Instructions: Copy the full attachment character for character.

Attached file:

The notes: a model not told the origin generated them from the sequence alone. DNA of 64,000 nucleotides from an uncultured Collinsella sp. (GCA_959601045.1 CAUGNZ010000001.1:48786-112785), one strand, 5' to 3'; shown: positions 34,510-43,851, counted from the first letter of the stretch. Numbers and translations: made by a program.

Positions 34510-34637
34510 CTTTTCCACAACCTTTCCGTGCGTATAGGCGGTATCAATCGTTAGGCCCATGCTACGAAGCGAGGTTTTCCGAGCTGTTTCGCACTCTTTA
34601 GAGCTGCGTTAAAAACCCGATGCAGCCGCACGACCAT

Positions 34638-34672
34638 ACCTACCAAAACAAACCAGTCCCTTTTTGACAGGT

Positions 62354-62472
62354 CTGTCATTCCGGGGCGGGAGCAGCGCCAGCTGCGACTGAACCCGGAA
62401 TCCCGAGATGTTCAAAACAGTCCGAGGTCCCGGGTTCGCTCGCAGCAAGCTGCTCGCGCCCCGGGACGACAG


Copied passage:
The notes: a model not told the origin generated them from the sequence alone. DNA of 64,000 nucleotides from an uncultured Collinsella sp. (GCA_959601045.1 CAUGNZ010000001.1:48786-112785), one strand, 5' to 3'; shown: positions 34,510-43,851, counted from the first letter of the stretch. Numbers and translations: made by a program.

Positions 34510-34637
34510 CTTTTCCACAACCTTTCCGTGCGTATAGGCGGTATCAATCGTTAGGCCCATGCTACGAAGCGAGGTTTTCCGAGCTGTTTCGCACTCTTTA
34601 GAGCTGCGTTAAAAACCCGATGCAGCCGCACGACCAT

Positions 34638-34672
34638 ACCTACCAAAACAAACCAGTCCCTTTTTGACAGGT

Positions 62354-62472
62354 CTGTCATTCCGGGGCGGGAGCAGCGCCAGCTGCGACTGAACCCGGAA
62401 TCCCGAGATGTTCAAAACAGTCCGAGGTCCCGGGTTCGCTCGCAGCAAGCTGCTCGCGCCCCGGGACGACAG